Previous Set Reviews
5.0: The best of the best. (Pack Rat. Umezawa’s Jitte. Wingmate Roc.)
4.5: Incredible bomb, but not unbeatable. (Butcher of the Horde. Savage Knuckleblade. Crater’s Claws.)
4.0: Good rare or top-tier uncommon. (Triplicate Spirits. End Hostilities. Necropolis Fiend.)
3.5: Top-tier common or solid uncommon. (Lightning Strike. Suspension Field.)
3.0: Good playable that basically always makes the cut. (Debilitating Injury. Mardu Hordechief. Flesh to Dust.)
2.5: Solid playable that rarely gets cut. (Glacial Stalker. Bitter Revelation. Hunt the Weak.)
2.0: Good filler, but sometimes gets cut. (Dragonscale Boon. Defiant Strike. Cancel.)
1.5: Filler. Gets cut about half the time. (Scout the Borders. Aeronaut Tinkerer. Ranger’s Guile.)
1.0: Bad filler. Gets cut most of the time. (Tusked Colossodon. Bronze Sable. Oppressive Rays.)
0.5: Very low-end playables and sideboard material. (Naturalize. Feed the Clan. Congregate.)
0.0: Completely unplayable. (Search the City. Pyxis of Pandemonium.)
Abbot of Keral Keep
2-drops that are good early and good late are a scarce resource, and should be valued accordingly. Playing cheap cards is a necessary evil, or at least that’s how I’ve always seen it, because you have to do something before turn five or you get run over. The drawback is that they are often dead draws later in the game, but that’s a price you have to pay. Cards like this are so good because they are great at any point, making it no cost at all to run them. If you need to fill out your curve, play the Abbot on turn two and smash. If you have other cards to play or draw this late, play it and profit. Either way you are happy, and as a result this is a good early pick. Make sure not to play your land before playing this, and if you keep a land-light hand, feel free to run this out and pray.
Acolyte of the Inferno
The disadvantage of 3/1s is that they trade for anything, but this has a hot new ability that gets around that. By burning any creature foolish enough to stand in its way, Acolyte of the Inferno forces the opponent to either take a bunch of damage or trade a real card for it.
Act of Treason
There is a minor sacrifice theme in this set, so Act can sometimes be an engine with cards like Nantuko Husk, Fleshbag Marauder, and Fiery Conclusion (plus a couple other cards). Outside of that deck, Act is only good in an extremely aggressive deck, which makes this a card you aren’t playing very often. People tend to overplay this card in general, so make sure you have a plan if you put it in your deck.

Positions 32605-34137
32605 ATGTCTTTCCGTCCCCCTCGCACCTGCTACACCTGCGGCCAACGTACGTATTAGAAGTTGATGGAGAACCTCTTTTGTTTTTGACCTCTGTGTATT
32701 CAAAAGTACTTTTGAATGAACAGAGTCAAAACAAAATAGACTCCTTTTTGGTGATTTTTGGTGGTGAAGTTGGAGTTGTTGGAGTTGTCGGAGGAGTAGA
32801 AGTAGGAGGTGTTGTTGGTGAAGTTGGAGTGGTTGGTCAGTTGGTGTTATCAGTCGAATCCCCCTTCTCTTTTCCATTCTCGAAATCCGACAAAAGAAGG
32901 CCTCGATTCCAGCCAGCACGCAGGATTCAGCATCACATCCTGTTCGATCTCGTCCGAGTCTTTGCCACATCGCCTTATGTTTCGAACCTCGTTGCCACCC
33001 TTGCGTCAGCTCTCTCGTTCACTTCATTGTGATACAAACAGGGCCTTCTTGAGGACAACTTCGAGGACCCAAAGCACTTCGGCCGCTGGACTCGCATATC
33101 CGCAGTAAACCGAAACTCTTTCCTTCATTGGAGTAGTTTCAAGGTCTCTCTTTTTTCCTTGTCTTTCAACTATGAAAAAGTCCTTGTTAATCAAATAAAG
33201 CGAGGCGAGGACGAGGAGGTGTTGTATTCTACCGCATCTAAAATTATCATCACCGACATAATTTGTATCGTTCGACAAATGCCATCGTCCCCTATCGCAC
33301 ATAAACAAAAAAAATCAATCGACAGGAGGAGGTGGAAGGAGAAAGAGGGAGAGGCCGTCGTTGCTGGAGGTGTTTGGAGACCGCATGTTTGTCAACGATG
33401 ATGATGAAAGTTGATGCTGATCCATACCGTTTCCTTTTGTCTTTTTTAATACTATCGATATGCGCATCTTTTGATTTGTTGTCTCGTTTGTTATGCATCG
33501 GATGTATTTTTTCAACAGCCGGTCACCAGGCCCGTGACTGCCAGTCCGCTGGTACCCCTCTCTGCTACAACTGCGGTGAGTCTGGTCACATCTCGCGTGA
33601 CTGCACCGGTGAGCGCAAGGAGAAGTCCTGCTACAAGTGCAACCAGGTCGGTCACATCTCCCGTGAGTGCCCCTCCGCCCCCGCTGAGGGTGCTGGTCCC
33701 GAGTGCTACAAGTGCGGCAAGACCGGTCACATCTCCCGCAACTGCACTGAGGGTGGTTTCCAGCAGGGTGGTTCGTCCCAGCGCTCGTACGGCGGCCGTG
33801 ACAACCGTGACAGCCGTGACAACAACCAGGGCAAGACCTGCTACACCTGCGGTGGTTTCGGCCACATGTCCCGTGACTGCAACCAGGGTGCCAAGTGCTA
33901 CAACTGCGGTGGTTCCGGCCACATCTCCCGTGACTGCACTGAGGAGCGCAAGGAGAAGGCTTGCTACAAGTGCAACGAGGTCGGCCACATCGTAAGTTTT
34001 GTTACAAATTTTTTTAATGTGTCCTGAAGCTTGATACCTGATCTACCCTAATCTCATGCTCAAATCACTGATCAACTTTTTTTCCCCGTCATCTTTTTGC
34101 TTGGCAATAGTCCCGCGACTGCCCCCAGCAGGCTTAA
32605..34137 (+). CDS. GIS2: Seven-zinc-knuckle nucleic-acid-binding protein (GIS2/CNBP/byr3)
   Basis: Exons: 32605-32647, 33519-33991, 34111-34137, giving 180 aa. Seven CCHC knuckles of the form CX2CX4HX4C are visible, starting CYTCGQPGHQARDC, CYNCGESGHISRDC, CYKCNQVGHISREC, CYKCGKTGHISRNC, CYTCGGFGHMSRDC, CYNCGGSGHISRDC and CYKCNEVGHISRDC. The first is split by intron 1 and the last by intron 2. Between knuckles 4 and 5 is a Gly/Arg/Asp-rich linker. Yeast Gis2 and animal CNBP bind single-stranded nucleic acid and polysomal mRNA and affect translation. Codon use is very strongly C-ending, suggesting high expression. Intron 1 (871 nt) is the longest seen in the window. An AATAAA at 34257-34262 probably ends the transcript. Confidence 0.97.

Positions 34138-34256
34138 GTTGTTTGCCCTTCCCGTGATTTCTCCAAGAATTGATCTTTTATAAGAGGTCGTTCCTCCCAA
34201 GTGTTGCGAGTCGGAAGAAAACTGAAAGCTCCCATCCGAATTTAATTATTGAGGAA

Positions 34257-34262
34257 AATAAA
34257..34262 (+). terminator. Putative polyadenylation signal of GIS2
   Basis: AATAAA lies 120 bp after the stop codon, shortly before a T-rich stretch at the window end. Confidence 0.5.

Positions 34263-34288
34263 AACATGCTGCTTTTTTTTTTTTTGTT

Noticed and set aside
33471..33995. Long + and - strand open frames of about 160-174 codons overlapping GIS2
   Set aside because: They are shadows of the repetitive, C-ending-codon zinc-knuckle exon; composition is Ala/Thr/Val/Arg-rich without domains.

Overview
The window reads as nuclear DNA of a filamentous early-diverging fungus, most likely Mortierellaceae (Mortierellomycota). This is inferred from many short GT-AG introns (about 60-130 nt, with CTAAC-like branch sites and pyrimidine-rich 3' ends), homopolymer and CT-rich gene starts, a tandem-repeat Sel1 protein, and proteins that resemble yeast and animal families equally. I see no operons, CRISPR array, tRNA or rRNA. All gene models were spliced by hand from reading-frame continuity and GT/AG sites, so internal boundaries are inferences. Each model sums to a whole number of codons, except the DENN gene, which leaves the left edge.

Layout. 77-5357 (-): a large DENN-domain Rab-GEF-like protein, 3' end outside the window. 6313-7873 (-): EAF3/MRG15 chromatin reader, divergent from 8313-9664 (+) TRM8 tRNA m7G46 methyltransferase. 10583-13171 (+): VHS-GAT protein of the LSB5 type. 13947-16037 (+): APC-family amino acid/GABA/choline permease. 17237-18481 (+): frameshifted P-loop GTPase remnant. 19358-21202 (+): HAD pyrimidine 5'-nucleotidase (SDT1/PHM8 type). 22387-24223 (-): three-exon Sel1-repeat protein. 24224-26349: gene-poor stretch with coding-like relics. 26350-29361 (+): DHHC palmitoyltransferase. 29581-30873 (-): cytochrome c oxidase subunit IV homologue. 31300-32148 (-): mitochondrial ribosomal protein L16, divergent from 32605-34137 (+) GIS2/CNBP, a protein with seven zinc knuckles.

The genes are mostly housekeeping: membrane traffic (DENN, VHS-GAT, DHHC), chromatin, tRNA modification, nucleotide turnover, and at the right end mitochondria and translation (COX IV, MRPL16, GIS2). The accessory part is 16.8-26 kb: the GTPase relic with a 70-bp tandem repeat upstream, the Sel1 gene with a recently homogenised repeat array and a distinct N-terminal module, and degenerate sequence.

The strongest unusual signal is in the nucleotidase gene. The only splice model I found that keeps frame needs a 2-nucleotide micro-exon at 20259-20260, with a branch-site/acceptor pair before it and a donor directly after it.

Back in my day, 2/2 first strikers for 3 came with a drawback. This is a far cry from that, as it comes with a sizable advantage. This isn’t easily blocked when it comes out early, and once it becomes renowned, it becomes big enough to rule the board for at least a few turns. It pairs well with pump spells and removal, and is the kind of creature any deck is happy to include.
This card is extremely swingy. It’s an awesome card to cast as the last card in your hand, and a horrendous one to run out on turn four. I think that the power level is high enough that I’d run it in almost every red deck, but it’s situational enough that I’m not taking it very early. Put another way: this is a 4.5 when it doesn’t die, and pretty close to a 0.0 when it does. That isn’t exactly the kind of card you want to see in your opening hand, though I know I’m going to lose to someone just getting greedy and playing it on turn four. It even dies to Disperse, as the opponent can bounce it with the trigger on the stack! This could also be an insane card against opponents with no removal, so sideboarding it in or out depending on what you see is a potential approach. I like high variance cards, and this really is powerful, so in a deck that can naturally empty its hand I think this is a gamble worth taking.
The only application I can really think of is to side this in against a deck full of 2/1s, which is significantly bellow average.
You do nominally need to be attacking before this is great, but a 3/2 trades well enough on defense that even a control deck could play this to fill out the curve. Menace is a nice ability with tricks, and this gets to attack effectively most of the early game. Overall this is a very solid card.
Call of the Full Moon
I’m not a fan of this card. I’m not going to call it straight unplayable, but it restricts how many spells you can play (it even counts for one the turn you play it, which is a very real drawback) and it opens you up to getting 2-for-1’d by any removal spell.
Chandra, Fire of Kaladesh
Chandra is a strong play at almost every point in the game. You do need to either attack with her or play two spells in order to flip her, but that’s not that hard, and even by herself she can sit there pinging the opponent. Once she flips, she becomes even better.
Chandra, Roaring Flame
Her planeswalker side is often going to pick off a small creature right away, and if you can protect her can sit around and deal a fair amount of damage to the opponent. The ultimate is very good too, and dealing 2 a turn while threatening an ultimate is a good clock. All of this potential is well worth paying 3 mana, especially since the fail case of a 3-mana 2/2 that pings the opponent for 1 a turn is a pretty high ceiling.
My favorite use of this is as a sideboard card against a deck full of 1-toughness creatures, but as a Lava Axe with a bit of utility it can also make its way into aggressive red decks.